During a misadventure over the past weekend, a friend reminded me that the last significant entry in my personal blog was about a Zombie Walk from October. The most recent one, however, was about my plan to attend FUDCon 8.
FUDCon is a gathering of Fedora users and developers, vaguely like Rational's own annual Software Developer Conference. Most attendees are either working on developing Fedora itself or deploying and managing systems using Fedora, which somewhat put me on the sidelines. Fedora was one of the first distributions to include Eclipse compiled natively so it could be run with an open source VM. My own involvement with Fedora traces back to its predecessor, Red Hat Linux. And I don't mean the Enterprise offering they market these days, I mean the original Red Hat Commercial Linux, from when modular kernels were new, automatic hardware detection didn't happen, and when RPM was still written in Perl and the complete guide to using and creating packages for it took up one chapter in the supplied user guide. Old.
This FUDCon took place in Raleigh at Red Hat's headquarters, and both my twin brother and and old friend showed up to attend. I was mistaken for my brother more than once during the event ("Why is Nalin running Windows?" as Warren Tagomi asked) as he is a Red Hat employee and used to work in that building. Each day of the conference began rather early, and Im not really a morning person.
The first day was a hackfest working on parts of Fedora, just like the third day. I didn't do too much that day, or on the third day, since I really don't go hacking on system code that much anymore. I did get to sit in a room with members of Red Hat's kernel team and listen to what they were discussing. Most memorable to me were the fascination with the recently arrived OLPcs and that Dave Jones managed to get my Thinkpad X30 to no longer lock up randomly after starting X. I miss that kind of work sometimes, but working in the Eclipse world has its own fun challenges.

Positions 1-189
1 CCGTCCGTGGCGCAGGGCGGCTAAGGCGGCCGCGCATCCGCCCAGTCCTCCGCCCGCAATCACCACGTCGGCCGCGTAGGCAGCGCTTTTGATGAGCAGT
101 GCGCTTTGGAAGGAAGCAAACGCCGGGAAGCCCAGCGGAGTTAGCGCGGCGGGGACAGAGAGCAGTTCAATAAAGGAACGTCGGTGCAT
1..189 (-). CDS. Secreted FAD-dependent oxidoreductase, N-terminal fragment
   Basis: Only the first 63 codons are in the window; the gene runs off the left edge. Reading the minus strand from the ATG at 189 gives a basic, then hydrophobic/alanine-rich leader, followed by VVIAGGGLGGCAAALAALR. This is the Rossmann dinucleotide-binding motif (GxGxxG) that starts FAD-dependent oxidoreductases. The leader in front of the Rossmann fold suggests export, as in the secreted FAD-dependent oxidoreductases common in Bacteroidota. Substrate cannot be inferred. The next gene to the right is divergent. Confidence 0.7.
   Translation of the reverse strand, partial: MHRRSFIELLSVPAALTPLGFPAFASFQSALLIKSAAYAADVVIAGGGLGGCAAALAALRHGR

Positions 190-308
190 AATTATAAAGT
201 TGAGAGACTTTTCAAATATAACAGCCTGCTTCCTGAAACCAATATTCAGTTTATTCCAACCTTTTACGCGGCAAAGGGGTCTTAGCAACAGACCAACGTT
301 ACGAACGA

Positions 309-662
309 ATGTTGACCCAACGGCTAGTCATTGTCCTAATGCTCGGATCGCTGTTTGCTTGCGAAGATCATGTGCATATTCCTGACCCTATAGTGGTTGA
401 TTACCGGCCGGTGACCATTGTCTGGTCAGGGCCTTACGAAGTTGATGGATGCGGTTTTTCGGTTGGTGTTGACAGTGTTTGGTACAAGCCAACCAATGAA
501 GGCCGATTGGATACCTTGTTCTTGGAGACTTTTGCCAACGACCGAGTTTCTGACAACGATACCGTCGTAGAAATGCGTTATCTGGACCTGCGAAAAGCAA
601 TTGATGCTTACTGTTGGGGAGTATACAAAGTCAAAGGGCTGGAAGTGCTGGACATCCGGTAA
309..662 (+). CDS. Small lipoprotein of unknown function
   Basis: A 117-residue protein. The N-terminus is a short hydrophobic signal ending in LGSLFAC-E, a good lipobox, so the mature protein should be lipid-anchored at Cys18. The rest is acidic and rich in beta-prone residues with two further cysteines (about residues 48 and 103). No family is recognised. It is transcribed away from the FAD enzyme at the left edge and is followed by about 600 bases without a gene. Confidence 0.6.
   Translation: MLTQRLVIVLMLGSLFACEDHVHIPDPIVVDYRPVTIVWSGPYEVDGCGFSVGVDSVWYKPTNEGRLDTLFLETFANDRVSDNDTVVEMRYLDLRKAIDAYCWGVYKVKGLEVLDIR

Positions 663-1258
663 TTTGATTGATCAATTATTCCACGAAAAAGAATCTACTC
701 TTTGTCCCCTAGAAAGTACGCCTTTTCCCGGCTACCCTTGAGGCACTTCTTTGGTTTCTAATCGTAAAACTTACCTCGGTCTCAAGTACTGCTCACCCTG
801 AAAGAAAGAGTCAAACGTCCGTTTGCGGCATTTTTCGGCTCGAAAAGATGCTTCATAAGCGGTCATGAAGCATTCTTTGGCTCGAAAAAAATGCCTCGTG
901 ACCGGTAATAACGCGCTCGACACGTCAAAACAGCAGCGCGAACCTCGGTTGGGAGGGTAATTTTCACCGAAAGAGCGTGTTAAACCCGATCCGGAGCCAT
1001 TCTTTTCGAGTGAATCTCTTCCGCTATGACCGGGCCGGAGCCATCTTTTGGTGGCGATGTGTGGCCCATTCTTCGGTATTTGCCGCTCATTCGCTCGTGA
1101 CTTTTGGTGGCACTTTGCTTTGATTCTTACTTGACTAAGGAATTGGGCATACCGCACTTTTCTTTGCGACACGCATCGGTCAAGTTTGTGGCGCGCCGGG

The second day was in a BarCamp format, which lives and dies with the attendees.
There were a lot of attendees.
There were a lot of suggested sessions.
This required some planning.
One of the earlier sessions I dropped in on was simply a meetup of folks with very tiny machines, such as the OLPC and Asus' recently released EEEPC. The OLPC actually runs software provided by Red Hat and there were many of them in the room. The EEPC runs another customized Linux distribution, but is more of a conventional PC--essentially the hardware of early UMPC tablets in the more traditional laptop form factor. Both machines are surprisingly easy to work with.
A later session was going over how the bootup process could be improved. While much of it went over my head, it was still interesting to hear reasoned discussions of why certain replacements to the dated System V init daemon were better or worse, with a reminder that working code is often the best place to start from.
Afterwards was a talk on building RPMs the right way. Part tutorial and part refresher for me, it's remarkable how complicated it's gotten over the years while still keeping much of the original instructions written into the Red Hat Commercial Linux 2.0 manual valid.
A first round of drinks was sponsored by Red Hat later at The Flying Saucer. I don't drink, but I was chided by a waitress for almost dozing off at the table. Good times.